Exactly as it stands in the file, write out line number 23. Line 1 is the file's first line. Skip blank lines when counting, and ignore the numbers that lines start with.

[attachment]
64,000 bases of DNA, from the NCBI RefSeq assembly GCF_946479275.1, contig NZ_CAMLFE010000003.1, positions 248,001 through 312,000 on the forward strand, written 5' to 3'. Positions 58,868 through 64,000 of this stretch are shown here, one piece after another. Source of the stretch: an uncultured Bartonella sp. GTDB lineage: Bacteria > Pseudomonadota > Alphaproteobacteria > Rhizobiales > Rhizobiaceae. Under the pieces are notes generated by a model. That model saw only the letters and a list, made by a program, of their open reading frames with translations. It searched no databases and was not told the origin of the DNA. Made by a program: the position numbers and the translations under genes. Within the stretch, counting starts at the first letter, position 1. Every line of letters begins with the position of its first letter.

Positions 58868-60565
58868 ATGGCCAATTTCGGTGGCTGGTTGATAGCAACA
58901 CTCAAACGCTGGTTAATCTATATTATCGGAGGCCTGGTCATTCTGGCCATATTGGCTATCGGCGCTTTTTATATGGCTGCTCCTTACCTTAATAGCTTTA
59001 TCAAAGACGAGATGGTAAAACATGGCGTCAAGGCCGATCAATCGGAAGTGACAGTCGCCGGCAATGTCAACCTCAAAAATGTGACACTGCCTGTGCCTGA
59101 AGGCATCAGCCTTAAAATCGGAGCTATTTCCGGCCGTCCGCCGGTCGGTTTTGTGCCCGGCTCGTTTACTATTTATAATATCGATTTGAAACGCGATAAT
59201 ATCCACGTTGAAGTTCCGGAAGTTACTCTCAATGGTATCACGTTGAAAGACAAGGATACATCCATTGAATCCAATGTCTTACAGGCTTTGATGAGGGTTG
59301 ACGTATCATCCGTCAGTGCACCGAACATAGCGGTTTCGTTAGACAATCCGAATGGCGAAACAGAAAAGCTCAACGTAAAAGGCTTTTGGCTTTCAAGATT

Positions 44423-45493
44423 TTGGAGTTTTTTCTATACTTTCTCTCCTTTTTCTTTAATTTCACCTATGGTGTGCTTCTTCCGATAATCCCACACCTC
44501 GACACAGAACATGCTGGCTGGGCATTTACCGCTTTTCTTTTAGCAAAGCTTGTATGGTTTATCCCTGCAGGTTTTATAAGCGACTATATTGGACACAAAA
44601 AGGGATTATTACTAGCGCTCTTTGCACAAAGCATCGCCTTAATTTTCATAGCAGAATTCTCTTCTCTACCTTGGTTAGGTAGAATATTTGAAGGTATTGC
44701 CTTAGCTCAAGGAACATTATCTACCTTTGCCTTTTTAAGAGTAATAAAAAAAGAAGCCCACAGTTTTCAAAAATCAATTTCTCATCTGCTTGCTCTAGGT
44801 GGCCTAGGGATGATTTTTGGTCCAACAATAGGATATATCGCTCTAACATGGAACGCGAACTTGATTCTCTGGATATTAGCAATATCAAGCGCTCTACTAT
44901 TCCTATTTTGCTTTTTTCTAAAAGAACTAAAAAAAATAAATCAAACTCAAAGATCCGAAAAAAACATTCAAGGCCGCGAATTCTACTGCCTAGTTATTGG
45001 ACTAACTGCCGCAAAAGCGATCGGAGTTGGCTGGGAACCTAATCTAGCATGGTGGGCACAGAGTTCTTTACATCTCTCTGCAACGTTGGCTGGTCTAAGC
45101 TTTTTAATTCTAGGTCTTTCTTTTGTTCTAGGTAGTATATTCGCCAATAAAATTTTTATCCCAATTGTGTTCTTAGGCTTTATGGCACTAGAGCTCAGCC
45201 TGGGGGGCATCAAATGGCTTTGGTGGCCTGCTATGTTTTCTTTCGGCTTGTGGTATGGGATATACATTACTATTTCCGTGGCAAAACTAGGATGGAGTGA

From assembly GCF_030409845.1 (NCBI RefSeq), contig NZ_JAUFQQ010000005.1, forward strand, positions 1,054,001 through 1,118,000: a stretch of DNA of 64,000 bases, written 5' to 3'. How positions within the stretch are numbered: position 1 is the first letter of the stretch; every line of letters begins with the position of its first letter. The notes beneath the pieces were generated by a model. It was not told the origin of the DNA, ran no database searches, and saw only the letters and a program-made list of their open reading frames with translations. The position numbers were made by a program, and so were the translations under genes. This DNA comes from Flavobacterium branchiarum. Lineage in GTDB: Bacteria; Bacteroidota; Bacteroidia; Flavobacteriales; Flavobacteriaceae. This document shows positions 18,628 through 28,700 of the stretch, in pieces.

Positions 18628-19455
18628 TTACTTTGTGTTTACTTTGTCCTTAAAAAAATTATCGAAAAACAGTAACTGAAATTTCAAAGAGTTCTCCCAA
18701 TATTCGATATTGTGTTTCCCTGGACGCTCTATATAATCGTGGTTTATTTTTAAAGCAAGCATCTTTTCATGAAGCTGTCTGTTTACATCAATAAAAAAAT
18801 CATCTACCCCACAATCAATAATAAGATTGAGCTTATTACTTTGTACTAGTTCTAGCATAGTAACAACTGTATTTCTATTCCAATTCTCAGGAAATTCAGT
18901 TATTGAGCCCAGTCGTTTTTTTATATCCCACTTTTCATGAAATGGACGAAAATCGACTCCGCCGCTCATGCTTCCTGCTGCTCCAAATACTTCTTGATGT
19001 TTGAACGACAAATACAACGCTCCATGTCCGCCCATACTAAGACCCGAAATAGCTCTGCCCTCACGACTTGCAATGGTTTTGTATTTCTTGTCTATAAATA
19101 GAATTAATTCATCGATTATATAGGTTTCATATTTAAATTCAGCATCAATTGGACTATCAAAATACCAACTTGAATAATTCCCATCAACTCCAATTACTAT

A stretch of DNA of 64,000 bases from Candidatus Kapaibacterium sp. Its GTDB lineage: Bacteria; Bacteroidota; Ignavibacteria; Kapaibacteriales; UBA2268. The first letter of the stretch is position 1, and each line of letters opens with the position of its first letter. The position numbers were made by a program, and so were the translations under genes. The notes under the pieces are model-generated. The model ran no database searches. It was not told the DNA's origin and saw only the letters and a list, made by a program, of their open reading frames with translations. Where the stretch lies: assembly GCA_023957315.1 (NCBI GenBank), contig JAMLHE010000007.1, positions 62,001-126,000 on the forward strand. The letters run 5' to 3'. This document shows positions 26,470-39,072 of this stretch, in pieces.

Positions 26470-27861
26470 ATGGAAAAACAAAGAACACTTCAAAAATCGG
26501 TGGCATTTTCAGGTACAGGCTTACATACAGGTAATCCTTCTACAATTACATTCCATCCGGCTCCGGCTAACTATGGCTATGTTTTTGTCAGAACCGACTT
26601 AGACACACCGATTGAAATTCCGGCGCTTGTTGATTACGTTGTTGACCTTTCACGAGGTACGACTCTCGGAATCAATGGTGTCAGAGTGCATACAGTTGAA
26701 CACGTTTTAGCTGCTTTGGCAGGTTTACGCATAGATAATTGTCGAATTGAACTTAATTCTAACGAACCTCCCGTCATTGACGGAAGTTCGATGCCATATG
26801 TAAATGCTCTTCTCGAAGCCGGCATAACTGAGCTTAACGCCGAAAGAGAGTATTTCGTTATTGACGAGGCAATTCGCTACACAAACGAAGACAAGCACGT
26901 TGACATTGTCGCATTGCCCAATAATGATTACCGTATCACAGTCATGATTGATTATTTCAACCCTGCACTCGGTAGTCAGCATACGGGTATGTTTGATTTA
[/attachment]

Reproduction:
18801 CATCTACCCCACAATCAATAATAAGATTGAGCTTATTACTTTGTACTAGTTCTAGCATAGTAACAACTGTATTTCTATTCCAATTCTCAGGAAATTCAGT